The possible disconnection in October of water supplies to Gaborone from a South African dam is expected to deepen the crisis in Botswana’s capital, leaving it dependent on a problematic pipeline to reservoirs in the landlocked and semi-arid country’s north. South African and Botswana authorities meet on October 1 to discuss the disconnection of Gaborone from the Molatedi Dam in North West Province after water levels slumped to 8% of capacity.
Botswana Water Utilities said yesterday such a move could have a “severe impact” on the city of 230 000 people. The capital falls within a region facing the worst drought in 34 years, Botswana’s Department of Meteorological Services said on September 11. The Kalahari Desert covers 70% of the southern African country’s landmass. Gaborone gets 55% of its water through the North- South Carrier, a 360km pipeline that has failed 10 times this year, according to the water utility’s website. Parts of the city have been without water for as long as three weeks this year since the capital’s main dam dried up and because of damage to the 15-year-old glass-reinforced plastic link that carries 60 million litres a day from dams to the north.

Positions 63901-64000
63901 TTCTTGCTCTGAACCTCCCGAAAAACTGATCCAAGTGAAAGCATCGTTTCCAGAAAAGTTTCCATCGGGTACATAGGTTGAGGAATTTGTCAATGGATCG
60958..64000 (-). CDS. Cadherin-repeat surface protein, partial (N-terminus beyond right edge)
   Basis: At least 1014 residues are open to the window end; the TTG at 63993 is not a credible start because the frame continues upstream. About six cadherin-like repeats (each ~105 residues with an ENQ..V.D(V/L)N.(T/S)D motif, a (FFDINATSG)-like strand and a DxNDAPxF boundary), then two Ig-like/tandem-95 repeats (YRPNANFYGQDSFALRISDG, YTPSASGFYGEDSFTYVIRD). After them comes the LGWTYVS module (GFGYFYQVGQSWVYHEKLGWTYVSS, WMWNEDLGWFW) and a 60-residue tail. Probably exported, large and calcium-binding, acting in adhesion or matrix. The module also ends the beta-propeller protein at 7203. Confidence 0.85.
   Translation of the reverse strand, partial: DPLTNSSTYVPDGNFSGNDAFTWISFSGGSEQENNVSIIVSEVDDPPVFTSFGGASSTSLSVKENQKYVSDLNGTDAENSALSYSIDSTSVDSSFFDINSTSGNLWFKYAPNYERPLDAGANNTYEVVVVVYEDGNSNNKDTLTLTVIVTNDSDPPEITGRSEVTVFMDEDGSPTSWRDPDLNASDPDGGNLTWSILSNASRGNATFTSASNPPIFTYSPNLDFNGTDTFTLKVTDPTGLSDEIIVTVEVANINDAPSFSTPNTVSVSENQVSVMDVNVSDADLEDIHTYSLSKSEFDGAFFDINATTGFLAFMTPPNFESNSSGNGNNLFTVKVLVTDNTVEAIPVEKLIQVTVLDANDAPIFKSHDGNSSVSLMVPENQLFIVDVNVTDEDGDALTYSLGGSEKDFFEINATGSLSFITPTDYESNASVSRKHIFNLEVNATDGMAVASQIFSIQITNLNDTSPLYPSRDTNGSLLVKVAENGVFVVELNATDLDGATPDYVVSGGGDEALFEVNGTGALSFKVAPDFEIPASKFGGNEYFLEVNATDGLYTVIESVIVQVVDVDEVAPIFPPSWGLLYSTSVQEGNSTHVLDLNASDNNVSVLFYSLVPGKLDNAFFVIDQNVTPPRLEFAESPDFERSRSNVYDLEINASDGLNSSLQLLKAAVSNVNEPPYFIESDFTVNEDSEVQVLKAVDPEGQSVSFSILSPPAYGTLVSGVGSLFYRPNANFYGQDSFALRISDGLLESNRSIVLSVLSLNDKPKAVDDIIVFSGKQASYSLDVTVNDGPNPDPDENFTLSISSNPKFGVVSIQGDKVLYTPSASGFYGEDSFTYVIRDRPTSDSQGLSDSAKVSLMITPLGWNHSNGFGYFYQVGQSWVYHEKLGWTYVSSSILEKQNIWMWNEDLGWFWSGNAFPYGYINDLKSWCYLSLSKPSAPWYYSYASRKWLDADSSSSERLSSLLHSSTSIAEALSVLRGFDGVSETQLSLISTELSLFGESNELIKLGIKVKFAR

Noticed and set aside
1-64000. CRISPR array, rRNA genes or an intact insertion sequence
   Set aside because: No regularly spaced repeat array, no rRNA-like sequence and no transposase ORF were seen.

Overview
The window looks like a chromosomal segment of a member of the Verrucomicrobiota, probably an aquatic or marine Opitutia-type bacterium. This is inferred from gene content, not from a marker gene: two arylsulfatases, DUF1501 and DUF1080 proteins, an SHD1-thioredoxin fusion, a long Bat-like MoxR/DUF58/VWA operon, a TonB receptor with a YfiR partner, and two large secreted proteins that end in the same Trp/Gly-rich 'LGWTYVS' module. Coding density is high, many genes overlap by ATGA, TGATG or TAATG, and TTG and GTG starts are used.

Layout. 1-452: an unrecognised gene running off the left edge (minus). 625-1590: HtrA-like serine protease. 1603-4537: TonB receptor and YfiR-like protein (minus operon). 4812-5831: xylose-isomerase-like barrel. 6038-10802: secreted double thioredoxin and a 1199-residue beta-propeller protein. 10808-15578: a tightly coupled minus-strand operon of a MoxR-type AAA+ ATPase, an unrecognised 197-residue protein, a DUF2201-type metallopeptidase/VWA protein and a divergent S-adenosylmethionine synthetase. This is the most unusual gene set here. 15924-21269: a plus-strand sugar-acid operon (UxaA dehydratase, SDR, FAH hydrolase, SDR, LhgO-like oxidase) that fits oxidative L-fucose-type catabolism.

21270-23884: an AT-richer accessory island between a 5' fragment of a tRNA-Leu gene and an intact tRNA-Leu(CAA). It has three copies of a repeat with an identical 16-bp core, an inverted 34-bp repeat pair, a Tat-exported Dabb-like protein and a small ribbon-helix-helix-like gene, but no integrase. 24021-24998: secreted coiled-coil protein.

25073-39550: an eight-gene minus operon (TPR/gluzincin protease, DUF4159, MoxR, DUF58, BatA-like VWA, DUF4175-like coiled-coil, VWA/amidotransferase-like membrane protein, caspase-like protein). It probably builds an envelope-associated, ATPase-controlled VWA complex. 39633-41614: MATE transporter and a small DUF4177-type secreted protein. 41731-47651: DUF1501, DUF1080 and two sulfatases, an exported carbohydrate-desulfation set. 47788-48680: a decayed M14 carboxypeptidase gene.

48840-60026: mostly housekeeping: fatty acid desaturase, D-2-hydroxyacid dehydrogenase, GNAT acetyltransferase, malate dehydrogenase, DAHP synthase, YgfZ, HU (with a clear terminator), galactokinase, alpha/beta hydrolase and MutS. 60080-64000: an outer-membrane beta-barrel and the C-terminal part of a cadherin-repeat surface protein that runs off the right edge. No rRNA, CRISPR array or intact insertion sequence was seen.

“I am held ransom by the infrastructure and if it does not break, then all of us can bath,” Resources Minister Kitso Mokaila told reporters in August. “If we don’t have breakages in supply, the little that we have should suffice.” The Gaborone Dam dried up for the first time in March, as water levels dropped below 5%, leaving the capital and surrounding areas reliant on the North-South Carrier and the Molatedi Dam, which provides 16% of its needs. The city also draws on wells in surrounding villages for 25 million litres of water each day. The earliest that Gaborone can expect to have stable water supply is in 2017, after the completion of a new pipeline from the north capable of pumping 120 million litres a day, and the extension of well fields around the city, according to Mokaila. Longer-term plans include a Chobe-Zambezi pipeline by 2023 and supplies from the Lesotho Highlands project, which is due to be discussed in November by the governments of Botswana, South Africa and Lesotho.
In the meantime, the water utility is visiting households and schools to encourage the repair of leaking taps and pipes, estimated to rob the city of 33% of supplies, up from 25% last year.